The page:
Stocks and mutual funds: Where the experts say you should put your money
While we think stocks and mutual funds should be part of a diverse savings plan, we don't advise you on which companies or funds you should invest in.
But lots of commentators and experts do. Here's where some of the most prominent investment advisers say you should put your money.
Rudolph-Riad Younes, co-manager of the Julius Baer International mutual fund, in Kiplinger's Personal Finance:
Over the past decade, the fund returned 17% annualized to May 1 -- about twice the average return of all diversified international-stock funds.
Younes is keen on Homex Development, Mexico's leading homebuilder. To help alleviate an acute housing shortage, the Mexican government has begun providing subsidized loans to its lower- and middle-class citizens to purchase homes. He thinks the company can generate 15% annual earnings growth over the next five years. The stock sells at 15 times this year's estimated profits...
Younes also likes Norway's Norsk Hydro. While most major oil companies struggle to boost output, Norsk is ramping up by nearly 10% a year. Moreover, Younes thinks Norsk Hydro has a good shot at partnering with Russian natural-gas giant Gazprom to develop a huge field in the Barents Sea. The stock trades at 13 times the average of analysts' 2006 estimates.
Chris Edmonds, director of research at Pritchard Capital, on CNBC's "Squwk Box" this week:
The best opportunities in energy lie with companies focused on crude oil rather than natural gas. You look at companies like Schlumberger (SLB) and Weatherford International (WFT) that have exposure to the Eastern Hemisphere, where there's a lot of oil and not as much natural gas.
And then drillers have become very cheap. Companies like Nabors Industries (NBR), which drills for oil and natural gas. But Nabors is the leading domestic rig supplier in Saudi Arabia, and Saudi Arabia announced last week it's going from roughly 60 rigs this time last year to 120 rigs by the end of the year.
Michael Brush, MSN Money commentator:
Pepsi's knack for capturing consumer trends -- witness the success of Gatorade and Aquafina -- has helped reward shareholders with a 100% gain since the late 1990s, when the company first figured out that consumers were getting bored with old-school fizzy colas.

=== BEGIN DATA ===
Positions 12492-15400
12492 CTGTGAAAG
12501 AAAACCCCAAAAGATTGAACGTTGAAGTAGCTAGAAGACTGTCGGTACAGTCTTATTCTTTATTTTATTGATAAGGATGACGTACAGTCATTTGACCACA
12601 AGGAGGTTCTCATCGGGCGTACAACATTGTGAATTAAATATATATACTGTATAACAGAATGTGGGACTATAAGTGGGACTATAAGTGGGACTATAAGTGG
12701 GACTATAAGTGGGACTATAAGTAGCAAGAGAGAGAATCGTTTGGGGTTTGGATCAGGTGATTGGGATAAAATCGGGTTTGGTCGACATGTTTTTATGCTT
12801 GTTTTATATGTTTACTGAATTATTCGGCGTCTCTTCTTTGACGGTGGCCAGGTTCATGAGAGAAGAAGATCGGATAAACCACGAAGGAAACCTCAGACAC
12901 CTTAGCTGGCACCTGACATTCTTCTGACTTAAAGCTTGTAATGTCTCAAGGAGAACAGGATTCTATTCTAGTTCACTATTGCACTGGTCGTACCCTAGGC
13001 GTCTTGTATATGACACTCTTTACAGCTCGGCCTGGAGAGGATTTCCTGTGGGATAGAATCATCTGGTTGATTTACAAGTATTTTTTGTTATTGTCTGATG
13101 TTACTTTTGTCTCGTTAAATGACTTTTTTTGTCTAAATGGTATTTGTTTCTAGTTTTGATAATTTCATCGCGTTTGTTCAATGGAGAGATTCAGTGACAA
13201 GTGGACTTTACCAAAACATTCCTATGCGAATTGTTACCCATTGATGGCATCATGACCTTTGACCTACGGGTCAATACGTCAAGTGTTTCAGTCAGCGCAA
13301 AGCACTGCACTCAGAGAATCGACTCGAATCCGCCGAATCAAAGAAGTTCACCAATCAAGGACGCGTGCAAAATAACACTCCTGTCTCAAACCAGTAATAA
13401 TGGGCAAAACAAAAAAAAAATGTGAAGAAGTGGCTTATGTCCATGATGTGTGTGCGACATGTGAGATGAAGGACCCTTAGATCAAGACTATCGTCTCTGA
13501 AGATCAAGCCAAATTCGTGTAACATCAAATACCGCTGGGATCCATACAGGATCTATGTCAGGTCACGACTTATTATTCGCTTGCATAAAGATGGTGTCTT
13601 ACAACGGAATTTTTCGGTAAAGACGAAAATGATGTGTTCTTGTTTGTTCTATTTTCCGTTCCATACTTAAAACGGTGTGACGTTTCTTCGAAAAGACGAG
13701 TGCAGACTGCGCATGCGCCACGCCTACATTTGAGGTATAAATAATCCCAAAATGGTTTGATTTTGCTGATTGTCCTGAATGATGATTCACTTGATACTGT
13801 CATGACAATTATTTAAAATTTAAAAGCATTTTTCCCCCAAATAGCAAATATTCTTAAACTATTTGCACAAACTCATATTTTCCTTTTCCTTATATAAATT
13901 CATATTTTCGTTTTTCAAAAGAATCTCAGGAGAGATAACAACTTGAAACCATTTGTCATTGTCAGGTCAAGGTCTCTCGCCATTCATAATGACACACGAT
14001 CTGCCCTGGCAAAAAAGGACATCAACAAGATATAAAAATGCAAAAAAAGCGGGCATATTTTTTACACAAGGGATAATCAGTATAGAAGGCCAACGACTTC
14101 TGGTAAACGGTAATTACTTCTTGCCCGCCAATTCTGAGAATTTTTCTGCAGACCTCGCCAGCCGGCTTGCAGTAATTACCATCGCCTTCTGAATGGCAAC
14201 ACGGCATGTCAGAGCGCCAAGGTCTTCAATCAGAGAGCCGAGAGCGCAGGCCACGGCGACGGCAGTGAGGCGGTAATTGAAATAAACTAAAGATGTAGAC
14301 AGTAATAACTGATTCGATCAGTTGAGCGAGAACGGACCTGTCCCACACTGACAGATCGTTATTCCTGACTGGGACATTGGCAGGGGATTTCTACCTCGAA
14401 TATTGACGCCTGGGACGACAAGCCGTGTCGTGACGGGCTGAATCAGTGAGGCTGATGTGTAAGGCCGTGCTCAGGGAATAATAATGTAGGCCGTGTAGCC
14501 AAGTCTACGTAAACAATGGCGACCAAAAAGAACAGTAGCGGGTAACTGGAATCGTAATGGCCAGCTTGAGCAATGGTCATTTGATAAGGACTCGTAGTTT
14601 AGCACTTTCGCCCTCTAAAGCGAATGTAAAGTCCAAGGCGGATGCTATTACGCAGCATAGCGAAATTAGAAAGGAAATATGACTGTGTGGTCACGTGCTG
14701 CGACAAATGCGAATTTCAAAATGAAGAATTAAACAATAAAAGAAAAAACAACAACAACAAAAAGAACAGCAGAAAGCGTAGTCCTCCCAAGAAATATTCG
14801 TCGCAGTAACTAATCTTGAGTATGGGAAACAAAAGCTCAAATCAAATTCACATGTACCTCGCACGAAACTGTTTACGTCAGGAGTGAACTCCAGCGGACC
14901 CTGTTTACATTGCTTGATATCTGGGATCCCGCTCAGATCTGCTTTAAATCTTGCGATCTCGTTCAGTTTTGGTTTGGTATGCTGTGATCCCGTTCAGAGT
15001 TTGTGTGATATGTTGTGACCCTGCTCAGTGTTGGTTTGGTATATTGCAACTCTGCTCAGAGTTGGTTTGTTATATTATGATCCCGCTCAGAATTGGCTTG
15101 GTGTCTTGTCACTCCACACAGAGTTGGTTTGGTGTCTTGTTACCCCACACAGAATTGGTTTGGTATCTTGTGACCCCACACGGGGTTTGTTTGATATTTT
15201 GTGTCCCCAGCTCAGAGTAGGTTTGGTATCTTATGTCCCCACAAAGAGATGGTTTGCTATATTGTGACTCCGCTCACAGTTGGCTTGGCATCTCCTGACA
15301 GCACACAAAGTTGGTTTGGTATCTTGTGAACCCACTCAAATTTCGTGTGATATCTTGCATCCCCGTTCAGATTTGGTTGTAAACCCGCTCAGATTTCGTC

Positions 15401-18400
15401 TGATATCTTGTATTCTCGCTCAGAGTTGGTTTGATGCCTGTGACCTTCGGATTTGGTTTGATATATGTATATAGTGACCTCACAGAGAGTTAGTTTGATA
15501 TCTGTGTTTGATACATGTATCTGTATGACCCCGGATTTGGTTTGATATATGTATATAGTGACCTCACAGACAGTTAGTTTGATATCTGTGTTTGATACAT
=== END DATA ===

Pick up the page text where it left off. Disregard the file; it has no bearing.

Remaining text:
Now, with the stock brushing up against 10-year highs at $60.50, there's still plenty of room for Pepsi (PEP) shares to run. The company's knack for innovation and a push to build an international empire in salty snacks could send Pepsi stock into the low $70 range in a year or so. Throw in an annual dividend of $1.20 a share, and that means gains of better than 15%.
David Gardner, the co-founder of Motley Fool's, current top pick:
Let's say you want to rent a movie. Do you head over to your neighborhood Blockbuster store? Or are you one of the millions of Americans who now receive DVD's by mail from online movie-rental outfit Netflix?
By year-end 2005, roughly 2% of Americans answered "yes" to that second question. Oddly enough, the fact that you probably answered "no" is good news for Netflix. How so?
Well, with just over 4 million subscribers Netflix has proved in its business. The model works -- or is at least workable. But with just over 2% penetration of the U.S. market, there is no end in sight to the potential for future growth.
Tom Gardner, the other co-founder of Motley Fool, top stock pick:
...CDW's a distributor of products from Microsoft, Apple, Hewlett-Packard, Sony, IBM, and Cisco. It generates more than $6 billion in revenues, selling over 100,000 technology products and services to more than 300,000 different customers (primarily small-to-medium-sized businesses).